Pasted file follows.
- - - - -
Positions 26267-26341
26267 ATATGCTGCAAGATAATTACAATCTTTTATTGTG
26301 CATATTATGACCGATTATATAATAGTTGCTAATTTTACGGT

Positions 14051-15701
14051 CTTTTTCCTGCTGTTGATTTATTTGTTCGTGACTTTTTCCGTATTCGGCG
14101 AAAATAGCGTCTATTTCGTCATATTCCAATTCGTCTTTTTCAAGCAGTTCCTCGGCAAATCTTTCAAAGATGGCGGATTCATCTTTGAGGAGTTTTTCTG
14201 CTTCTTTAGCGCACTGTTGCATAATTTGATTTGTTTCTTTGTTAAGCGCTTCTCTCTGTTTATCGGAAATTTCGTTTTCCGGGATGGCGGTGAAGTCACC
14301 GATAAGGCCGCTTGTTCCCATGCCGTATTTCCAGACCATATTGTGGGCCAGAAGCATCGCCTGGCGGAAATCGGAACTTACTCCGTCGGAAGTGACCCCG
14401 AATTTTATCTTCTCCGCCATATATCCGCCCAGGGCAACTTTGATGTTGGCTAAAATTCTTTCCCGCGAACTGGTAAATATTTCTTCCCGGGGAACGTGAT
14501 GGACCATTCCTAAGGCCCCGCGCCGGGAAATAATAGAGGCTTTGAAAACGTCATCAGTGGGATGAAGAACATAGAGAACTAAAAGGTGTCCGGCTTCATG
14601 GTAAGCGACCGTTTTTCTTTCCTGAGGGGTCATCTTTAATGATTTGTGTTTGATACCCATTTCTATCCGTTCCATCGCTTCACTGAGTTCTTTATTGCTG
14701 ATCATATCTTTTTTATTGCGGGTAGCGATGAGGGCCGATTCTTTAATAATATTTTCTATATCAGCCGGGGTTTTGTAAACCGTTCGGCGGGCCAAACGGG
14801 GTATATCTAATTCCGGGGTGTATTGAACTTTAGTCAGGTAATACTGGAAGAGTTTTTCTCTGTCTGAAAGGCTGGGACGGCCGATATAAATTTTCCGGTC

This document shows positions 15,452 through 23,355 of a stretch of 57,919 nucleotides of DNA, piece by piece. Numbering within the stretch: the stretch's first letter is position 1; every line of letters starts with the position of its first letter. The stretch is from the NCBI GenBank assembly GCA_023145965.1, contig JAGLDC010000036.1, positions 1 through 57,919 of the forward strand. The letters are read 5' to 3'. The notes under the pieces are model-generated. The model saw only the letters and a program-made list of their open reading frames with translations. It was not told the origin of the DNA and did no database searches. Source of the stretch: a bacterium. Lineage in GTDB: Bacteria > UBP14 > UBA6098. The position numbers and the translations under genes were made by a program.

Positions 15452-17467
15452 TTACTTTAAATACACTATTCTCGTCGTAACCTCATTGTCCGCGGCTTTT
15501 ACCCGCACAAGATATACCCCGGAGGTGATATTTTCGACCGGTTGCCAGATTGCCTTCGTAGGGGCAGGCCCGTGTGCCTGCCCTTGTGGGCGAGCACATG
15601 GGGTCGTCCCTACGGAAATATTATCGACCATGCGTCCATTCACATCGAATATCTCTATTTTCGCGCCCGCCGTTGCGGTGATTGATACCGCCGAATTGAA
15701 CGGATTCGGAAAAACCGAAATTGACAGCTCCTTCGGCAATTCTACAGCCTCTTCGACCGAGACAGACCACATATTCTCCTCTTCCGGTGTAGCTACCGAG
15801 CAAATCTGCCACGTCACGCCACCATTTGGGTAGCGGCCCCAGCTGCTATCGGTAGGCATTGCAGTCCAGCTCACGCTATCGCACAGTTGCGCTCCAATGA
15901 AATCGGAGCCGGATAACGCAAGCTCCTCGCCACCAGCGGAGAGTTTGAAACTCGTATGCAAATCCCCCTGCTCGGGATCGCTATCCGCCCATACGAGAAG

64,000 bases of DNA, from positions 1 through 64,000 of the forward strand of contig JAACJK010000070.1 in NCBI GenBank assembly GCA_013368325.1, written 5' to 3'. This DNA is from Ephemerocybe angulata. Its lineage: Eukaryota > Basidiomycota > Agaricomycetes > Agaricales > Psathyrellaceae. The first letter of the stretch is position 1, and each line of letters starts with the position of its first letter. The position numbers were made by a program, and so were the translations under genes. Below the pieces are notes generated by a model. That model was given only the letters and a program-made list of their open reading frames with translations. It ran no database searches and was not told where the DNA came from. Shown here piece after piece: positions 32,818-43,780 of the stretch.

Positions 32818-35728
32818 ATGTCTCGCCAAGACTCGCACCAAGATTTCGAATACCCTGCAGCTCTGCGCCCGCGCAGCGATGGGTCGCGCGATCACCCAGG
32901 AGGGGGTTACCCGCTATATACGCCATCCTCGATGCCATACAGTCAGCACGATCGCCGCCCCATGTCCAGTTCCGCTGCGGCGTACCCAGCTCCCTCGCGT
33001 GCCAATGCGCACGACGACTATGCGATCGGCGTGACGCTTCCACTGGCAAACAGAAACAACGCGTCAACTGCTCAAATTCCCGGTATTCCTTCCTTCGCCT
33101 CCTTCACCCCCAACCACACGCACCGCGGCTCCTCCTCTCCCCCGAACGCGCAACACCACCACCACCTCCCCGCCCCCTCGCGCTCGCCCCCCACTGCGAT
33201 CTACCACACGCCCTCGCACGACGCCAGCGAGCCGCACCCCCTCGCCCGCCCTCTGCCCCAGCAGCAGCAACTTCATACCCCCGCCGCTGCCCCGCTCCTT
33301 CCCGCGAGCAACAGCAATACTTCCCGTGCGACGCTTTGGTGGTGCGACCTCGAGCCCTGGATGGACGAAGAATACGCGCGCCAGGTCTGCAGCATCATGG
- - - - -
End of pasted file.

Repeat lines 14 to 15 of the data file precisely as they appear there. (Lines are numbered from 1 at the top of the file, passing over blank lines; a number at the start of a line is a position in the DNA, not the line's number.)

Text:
This document shows positions 15,452 through 23,355 of a stretch of 57,919 nucleotides of DNA, piece by piece. Numbering within the stretch: the stretch's first letter is position 1; every line of letters starts with the position of its first letter. The stretch is from the NCBI GenBank assembly GCA_023145965.1, contig JAGLDC010000036.1, positions 1 through 57,919 of the forward strand. The letters are read 5' to 3'. The notes under the pieces are model-generated. The model saw only the letters and a program-made list of their open reading frames with translations. It was not told the origin of the DNA and did no database searches. Source of the stretch: a bacterium. Lineage in GTDB: Bacteria > UBP14 > UBA6098. The position numbers and the translations under genes were made by a program.

Positions 15452-17467